The truth of the matter is that our Savior's hour had come, and Mary's actions in the matter signaled to Him that the time was fulfilled for ministry and miracles to begin. Thus, He changed water into wine, and the plain obscurity of three decades gave way to three years of the power of God being revealed, and the display of "never man spake like this Man" (John 7:46).

These episodes are intriguing because they raise the question of what did the Lord Jesus know about Himself and His mission, and when did He know it? As God, we might suspect that He omnisciently knew all things. Certainly His knowledge and wisdom were far beyond anyone who ever walked the planet in human feet. As man, however, He enrobed Himself with the limiting garb of humanity, especially in His knowledge of when certain things would happen. "But of that day and hour knoweth no man, no, not the angels of heaven, but my Father only" (Matthew 24:36). When considered with the previously mentioned episodes involving his earthly parents, we must conclude that while becoming a man did not affect the substance of His deity, it did affect His experience of it. Again, in the mystery of God "manifest in the flesh," the garb of humanity brought limits to our Lord's awareness and capacity (I Timothy 3:16).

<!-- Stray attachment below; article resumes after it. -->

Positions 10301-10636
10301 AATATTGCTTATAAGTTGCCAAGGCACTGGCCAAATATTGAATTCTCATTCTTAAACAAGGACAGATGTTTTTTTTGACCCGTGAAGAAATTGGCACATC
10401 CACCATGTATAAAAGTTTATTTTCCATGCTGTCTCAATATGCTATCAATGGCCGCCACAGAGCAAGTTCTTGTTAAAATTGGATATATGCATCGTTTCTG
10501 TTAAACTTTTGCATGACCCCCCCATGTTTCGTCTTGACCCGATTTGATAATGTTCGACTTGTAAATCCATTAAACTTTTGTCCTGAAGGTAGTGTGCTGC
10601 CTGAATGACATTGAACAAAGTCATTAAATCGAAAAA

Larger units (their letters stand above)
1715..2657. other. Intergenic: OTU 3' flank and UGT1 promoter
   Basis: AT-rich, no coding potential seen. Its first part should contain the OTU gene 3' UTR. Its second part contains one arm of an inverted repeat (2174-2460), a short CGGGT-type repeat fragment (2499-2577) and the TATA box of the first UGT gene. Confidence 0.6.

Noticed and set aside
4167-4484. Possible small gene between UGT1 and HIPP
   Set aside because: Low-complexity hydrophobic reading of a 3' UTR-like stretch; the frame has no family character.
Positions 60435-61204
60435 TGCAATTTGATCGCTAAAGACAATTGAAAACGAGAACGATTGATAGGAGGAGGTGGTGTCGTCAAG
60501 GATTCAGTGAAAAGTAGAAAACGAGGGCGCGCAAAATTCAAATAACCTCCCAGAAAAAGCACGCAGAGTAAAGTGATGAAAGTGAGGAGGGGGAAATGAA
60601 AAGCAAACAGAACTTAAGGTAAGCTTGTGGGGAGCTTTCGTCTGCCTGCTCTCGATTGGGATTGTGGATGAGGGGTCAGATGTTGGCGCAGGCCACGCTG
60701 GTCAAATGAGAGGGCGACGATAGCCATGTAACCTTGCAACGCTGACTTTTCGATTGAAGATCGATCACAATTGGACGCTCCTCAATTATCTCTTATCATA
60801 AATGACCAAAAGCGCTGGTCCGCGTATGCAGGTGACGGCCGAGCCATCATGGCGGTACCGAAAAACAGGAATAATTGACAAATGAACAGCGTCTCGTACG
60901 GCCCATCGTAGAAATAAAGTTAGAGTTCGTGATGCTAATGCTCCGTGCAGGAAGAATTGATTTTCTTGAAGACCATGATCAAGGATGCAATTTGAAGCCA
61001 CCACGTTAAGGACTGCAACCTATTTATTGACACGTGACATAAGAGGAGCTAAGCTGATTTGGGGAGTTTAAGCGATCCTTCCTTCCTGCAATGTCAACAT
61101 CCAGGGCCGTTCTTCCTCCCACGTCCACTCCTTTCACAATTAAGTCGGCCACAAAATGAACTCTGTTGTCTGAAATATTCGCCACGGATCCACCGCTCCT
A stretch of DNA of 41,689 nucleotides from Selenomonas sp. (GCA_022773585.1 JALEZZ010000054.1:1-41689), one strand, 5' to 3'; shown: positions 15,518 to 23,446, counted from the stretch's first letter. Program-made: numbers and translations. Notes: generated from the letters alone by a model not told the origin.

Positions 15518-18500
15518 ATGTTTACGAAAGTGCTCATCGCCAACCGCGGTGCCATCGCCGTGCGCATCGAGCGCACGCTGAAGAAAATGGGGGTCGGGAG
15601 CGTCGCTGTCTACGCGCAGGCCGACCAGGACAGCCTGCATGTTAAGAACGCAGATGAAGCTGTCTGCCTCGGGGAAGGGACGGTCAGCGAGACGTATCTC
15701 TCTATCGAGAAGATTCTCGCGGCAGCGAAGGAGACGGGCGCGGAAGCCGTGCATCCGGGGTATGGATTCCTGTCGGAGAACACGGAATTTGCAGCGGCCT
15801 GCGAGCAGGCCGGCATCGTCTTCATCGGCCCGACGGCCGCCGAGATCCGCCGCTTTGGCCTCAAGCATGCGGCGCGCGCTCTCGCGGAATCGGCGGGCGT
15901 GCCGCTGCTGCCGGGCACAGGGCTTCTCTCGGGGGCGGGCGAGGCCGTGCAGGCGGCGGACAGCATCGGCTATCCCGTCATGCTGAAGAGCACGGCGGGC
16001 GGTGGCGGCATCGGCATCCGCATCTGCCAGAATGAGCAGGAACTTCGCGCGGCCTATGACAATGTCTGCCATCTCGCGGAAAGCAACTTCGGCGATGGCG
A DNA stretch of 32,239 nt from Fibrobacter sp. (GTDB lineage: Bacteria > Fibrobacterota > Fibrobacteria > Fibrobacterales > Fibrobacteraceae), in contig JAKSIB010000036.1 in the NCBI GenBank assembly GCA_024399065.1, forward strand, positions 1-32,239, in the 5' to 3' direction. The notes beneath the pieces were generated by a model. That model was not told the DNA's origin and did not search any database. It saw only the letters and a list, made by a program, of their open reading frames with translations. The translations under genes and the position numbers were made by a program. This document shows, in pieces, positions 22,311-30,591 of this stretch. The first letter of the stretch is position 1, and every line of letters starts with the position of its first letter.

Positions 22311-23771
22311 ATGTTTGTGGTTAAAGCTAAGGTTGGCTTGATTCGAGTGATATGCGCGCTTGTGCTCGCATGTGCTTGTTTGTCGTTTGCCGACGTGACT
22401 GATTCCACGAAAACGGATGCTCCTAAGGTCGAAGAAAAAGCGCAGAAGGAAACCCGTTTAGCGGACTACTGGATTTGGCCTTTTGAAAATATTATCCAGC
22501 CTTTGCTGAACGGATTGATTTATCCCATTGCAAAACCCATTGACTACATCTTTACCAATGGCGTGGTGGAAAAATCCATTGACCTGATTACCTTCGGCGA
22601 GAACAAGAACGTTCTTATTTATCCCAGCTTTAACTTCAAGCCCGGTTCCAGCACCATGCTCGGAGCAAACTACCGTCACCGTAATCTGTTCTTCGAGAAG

There is relatively little we can know in this most sacred and wondrous of matters. We have no personal frame of reference for infinity being united with the finite, and the Bible addresses the matter only in the most shadowed illumination. We know that the Son of God became man, and will always be man (I Timothy 2:5). We know that He felt the characteristics of humanity in hunger, thirst, tiredness, sorrow, agony, loneliness, and ultimately, death. We know that "He was tempted in all points like as we are, and yet without sin" (Hebrews 4:15). However, we cannot understand the consciousness and awareness of Deity and humanity perfectly united in one ineffable Person who is perfectly God and perfectly man. "Great is the mystery of godliness: God was manifest in the flesh" (I Timothy 3:16).